Brislen on Tech: Informed consent
We live in an age of over-sharing, yet privacy is increasingly coming into focus as an area we should all pay more attention to.
Apple has raised the stakes this week with its introduction of new features that help users understand just what data they're giving away to the social media giants (in particular the Facebook group of apps) in exchange for cat pictures.
Of course, Apple is doing this because it thinks it will make more money than if it didn't do it. It's part market positioning, part product differentiation, part sticking it to a big could-be competitor in the marketplace - in this case, Facebook.
Facebook has, along with any number of other social media companies, made a fortune out of providing users with a warm, safe environment in which to share cat pictures, recipes, school-day recollections, wedding photos and so on, in exchange for something that most people apparently don't really care about: tracking information on their journey around the World Wide Web.
For the last decade or so, this has been the norm. Share your information in exchange for access to a network of friends, family and like-minded individuals. Facebook, Instagram, Twitter, TikTok, even LinkedIn follows this trend to varying degrees of success.
But they all rely on one item - selling your data to advertisers for their use.
Assuming it works as advertised (and that's not a given) advertisers love this data set. Finally, they can see what you're actually doing online, what you're actually shopping for, what you're researching, what you're saving for, what you're scared of, what you're dreaming about and they can tailor their advertising to you specifically.
Of course, if advertisers can do it, so too can other organisations that want to sell you something - politics, religion, you name it, you can find it online and they can find you.
For some people, this is a godsend. Finally, you can find your tribe. Finally, someone realises you do want the secret places to visit on your big international holiday (when we're all allowed out to play of course). Finally, that group of people accept you for who you are and don't shun you because of your beliefs in raw milk, the Illuminati, secret government plans to abolish the death penalty and what that means for student achievement or whatever. If you can think it up, there's a group out there with your name on it.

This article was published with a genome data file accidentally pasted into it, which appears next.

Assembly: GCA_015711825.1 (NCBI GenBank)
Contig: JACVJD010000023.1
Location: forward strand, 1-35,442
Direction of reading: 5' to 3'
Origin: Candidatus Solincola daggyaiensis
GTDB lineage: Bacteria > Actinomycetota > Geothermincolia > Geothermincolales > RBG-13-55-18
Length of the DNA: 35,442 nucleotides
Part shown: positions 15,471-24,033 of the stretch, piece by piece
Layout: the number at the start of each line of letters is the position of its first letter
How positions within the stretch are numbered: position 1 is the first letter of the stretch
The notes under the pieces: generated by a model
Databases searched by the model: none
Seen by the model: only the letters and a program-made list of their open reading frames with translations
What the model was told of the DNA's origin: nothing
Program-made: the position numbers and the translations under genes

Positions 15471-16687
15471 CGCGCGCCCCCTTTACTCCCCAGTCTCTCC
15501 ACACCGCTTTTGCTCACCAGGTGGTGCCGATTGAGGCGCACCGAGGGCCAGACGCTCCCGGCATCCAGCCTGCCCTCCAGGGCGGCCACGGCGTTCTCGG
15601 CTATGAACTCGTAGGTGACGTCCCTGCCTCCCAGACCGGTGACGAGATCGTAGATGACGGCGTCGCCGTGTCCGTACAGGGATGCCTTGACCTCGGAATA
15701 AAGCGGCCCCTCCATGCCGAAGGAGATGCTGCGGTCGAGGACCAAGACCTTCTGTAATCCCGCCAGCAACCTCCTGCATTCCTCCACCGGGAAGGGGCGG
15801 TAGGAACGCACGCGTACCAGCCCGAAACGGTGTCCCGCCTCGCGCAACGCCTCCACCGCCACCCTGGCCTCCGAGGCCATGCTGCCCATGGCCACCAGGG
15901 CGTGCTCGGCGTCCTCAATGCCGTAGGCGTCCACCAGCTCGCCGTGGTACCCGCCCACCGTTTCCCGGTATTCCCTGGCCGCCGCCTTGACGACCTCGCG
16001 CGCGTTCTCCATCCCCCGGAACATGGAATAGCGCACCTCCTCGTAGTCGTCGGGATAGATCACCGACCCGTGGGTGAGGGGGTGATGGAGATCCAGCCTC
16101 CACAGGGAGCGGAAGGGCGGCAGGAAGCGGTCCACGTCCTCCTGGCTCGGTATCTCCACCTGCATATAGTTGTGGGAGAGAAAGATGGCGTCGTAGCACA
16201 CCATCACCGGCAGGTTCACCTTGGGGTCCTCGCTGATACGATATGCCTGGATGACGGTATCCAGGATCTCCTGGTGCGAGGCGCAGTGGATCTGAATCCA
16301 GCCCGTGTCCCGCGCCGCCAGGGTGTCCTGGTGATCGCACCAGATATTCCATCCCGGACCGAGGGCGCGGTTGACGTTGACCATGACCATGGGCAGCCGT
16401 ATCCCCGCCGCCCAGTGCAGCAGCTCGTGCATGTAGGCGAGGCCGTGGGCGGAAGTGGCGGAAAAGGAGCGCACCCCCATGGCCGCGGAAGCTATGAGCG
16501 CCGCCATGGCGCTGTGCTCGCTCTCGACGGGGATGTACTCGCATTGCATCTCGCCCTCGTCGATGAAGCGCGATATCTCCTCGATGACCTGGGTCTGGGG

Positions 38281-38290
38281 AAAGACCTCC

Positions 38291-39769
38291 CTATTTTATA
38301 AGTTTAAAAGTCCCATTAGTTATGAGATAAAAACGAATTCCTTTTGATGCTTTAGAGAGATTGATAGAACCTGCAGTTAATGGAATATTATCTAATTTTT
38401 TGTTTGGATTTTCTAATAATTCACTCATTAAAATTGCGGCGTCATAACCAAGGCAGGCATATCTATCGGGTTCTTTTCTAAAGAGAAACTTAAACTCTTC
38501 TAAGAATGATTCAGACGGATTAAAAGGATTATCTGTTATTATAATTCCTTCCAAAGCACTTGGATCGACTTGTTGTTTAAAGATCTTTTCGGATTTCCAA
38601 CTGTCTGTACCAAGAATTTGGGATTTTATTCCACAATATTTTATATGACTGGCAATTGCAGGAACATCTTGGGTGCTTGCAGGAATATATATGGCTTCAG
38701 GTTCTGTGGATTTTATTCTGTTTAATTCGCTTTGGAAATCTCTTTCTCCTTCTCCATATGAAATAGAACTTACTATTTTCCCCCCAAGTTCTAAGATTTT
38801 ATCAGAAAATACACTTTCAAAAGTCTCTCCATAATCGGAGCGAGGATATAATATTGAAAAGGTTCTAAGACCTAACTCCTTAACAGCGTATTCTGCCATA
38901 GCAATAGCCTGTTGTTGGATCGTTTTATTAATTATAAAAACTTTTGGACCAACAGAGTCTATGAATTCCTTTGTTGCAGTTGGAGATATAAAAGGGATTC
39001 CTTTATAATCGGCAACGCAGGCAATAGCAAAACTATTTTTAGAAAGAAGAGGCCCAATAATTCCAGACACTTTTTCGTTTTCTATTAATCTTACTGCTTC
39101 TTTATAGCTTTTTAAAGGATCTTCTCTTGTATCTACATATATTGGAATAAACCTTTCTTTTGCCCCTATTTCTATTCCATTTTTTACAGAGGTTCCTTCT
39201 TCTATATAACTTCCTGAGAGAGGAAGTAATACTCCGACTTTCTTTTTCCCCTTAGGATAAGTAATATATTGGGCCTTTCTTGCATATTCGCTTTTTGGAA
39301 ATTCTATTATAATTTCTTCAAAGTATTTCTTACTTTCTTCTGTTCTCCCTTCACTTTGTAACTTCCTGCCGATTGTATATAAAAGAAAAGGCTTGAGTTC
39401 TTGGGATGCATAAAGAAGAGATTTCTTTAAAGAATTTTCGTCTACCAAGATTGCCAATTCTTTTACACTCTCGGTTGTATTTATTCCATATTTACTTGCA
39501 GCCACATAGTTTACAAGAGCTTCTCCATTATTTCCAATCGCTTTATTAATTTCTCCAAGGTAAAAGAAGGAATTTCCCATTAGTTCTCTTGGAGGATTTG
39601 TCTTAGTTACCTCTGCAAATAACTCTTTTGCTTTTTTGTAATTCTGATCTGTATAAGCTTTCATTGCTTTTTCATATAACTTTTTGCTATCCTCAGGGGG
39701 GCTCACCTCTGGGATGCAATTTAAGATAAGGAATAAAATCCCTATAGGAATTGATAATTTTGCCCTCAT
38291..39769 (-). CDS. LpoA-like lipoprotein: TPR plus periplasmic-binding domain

But for others, this level of invasion into your daily lives is just too much. Do you really want your home wifi listening out for any mention of a product so it can be added to your shopping list? Do you really want your web browser monitoring your movements around the web so it can sell your demographic data to advertisers? Do you really want to receive targeted advertising, targeted news alerts, targeted media content ("If you liked Paddington 2 we recommend Citizen Kane") and all the rest?
The answer is some do, some don't, and therein lies the problem but also the solution.
It all boils down to giving the user control over their data, and control over who accesses it and for what purposes.
It's about informed consent, which is why Apple's move might be a cynical reaction to Facebook's might but it's also very much a moment of empowerment for users. Now you can decide whether that app is worth giving away your data for. You as a user can decide how much you want to share and how much you want to keep to yourself.
And that's a very good thing as we move more and more into a world where our offline life is largely dictated to by our online movements.
Taking back control is only the first step.
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